Dependent on the nature of data that is lost or compromised, businesses can be fined or face other legal implications if they violate legal and regulatory requirements. A disaster recovery plan supports compliance by considering the potential risks and outlining procedures and ways to protect the data in the event of a disaster.

How can CloudConnX help with Disaster Recovery?

CloudConnX can assist your business with Disaster Recovery in a number of ways: 

Standby Connectivity- A fallback option in the event that your primary service is compromised. Options include:

• Broadband- a supplementary connection to your existing service. This can be either kept in a dormant state or used actively to carry some of your network traffic. For more information, see Full Fibre and FTTC. 
• Diverse leased lines - for organisations that require absolute continuity, it is possible to have a standby leased line connected to the premises via a different route in from the road. Options can include geographic diversity across different postcodes, towns, counties and even countries. For more information see: Leased Lines.
• 4/5G cellular – A good temporary stop gap for temporary breaks in connectivity, i.e. during routine maintenance or line faults. For more information see: Mobile Broadband.

Voice- Fallback options for the most critical of business services:

• Cloud based telephony – Resilient to premise based incidents, our cloud telephony services enable teams to work from anywhere while maintaining a professional image. For more information, see: 3CX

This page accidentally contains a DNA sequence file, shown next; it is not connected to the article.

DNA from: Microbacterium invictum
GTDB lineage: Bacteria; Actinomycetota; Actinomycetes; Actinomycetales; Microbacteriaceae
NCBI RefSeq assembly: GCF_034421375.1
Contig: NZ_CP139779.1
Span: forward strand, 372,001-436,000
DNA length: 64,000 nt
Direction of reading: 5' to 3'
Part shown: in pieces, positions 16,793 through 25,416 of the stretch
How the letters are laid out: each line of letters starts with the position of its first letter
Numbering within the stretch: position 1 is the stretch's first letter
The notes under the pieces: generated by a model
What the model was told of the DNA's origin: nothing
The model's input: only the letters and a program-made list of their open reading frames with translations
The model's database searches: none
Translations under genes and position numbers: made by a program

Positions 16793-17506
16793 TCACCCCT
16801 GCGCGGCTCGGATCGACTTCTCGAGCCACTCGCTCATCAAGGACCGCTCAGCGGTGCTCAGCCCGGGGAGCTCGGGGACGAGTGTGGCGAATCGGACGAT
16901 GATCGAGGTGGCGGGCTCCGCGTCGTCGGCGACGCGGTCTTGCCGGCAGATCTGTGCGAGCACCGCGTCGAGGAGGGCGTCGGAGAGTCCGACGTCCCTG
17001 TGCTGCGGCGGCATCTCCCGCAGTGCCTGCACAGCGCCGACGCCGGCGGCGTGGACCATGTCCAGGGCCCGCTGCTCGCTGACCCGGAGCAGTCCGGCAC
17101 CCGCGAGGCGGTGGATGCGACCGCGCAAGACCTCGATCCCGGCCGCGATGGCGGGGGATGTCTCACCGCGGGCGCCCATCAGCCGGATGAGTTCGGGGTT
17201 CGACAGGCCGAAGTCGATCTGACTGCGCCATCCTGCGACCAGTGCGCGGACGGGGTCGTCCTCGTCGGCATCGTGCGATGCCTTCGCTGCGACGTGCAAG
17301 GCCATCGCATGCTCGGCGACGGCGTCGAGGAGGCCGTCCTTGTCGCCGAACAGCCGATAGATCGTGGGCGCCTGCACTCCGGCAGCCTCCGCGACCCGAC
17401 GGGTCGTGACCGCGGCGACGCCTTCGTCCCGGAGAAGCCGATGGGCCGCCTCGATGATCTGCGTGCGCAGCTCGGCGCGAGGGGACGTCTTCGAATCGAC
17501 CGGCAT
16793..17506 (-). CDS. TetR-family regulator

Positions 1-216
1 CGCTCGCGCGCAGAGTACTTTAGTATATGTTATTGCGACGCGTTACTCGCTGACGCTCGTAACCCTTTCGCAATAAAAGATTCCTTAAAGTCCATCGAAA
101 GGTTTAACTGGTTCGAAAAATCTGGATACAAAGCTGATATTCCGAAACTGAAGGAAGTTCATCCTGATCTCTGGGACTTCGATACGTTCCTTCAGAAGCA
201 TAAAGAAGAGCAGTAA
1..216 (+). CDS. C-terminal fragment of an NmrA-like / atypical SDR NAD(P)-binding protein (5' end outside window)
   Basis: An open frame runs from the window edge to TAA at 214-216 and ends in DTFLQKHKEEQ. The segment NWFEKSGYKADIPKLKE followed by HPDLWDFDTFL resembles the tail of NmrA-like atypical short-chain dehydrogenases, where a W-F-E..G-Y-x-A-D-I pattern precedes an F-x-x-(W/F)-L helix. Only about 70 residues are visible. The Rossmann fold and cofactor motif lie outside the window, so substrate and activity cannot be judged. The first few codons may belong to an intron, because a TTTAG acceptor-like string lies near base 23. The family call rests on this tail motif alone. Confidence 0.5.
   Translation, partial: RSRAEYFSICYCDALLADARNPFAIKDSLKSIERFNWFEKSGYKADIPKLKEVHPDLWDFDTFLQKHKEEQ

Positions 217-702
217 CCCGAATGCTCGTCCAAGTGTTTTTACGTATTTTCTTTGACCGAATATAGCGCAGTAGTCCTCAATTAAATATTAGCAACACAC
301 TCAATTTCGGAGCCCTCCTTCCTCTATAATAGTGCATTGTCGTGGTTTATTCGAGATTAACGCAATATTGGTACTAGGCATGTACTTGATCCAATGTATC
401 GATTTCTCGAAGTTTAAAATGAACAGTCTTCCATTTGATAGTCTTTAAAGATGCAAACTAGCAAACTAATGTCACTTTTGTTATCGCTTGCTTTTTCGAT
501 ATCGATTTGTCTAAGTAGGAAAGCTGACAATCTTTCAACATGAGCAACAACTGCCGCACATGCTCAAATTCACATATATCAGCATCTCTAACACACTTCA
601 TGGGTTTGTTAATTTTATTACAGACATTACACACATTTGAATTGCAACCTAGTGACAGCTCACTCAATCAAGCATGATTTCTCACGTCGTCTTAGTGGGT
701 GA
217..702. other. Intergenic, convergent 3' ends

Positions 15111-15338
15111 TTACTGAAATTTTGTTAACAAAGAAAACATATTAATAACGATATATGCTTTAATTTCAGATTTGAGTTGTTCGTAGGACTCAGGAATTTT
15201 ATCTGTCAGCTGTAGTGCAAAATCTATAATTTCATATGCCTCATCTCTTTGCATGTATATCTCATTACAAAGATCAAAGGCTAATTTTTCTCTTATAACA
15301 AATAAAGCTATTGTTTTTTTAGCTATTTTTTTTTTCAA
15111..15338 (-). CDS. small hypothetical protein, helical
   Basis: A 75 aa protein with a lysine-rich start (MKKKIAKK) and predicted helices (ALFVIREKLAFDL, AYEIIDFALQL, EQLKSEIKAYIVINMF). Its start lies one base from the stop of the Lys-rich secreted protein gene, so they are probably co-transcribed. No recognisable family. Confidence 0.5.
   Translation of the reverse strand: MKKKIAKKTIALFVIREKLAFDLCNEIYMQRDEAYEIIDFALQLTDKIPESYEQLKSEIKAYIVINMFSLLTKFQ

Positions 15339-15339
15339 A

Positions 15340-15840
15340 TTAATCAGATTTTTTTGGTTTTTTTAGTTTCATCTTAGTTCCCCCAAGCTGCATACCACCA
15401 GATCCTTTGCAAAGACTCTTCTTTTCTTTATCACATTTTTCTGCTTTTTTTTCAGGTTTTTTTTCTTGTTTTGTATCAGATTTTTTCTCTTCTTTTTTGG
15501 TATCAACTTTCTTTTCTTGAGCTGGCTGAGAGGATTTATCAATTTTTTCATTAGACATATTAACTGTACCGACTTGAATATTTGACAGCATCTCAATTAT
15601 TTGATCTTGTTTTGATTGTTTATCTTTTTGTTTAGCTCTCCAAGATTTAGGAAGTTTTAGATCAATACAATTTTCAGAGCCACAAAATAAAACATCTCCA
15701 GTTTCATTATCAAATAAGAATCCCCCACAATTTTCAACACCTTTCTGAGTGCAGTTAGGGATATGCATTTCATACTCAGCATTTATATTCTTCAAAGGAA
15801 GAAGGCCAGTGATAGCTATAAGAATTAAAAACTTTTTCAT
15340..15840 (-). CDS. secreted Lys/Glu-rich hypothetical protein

• Call diversion – For traditional phone systems, we are able to provide rapid assistance by invoking call diversions to an alternative site or a mobile number. For more information see: SIP Trunks & Lines.

Data Storage- Resilient cloud based storage:

• Location and hardware agnostic, our cloud based storage services provide seamless access to critical files from a range of devices including mobile no matter where your team may be located. 
For more information see: HydraSync, Server Colocation and Server Hosting.

Data Backup & Recovery- Protection for critical data assets and systems:

• Continuous data backup both on premise and off site for critical data and systems 
• Immediate recovery of files 
• Options to fall back to our hosted platforms to get you back up and running quickly.
For more information see Best Backup Recall and Microsoft 365 Backups


We offer strategic consultancy services for organisations looking to install or improve technology, phones and networks. If you would like support in putting Disaster Recovery solutions in place for your business get in touch. For more information see Strategic Consultancy Services.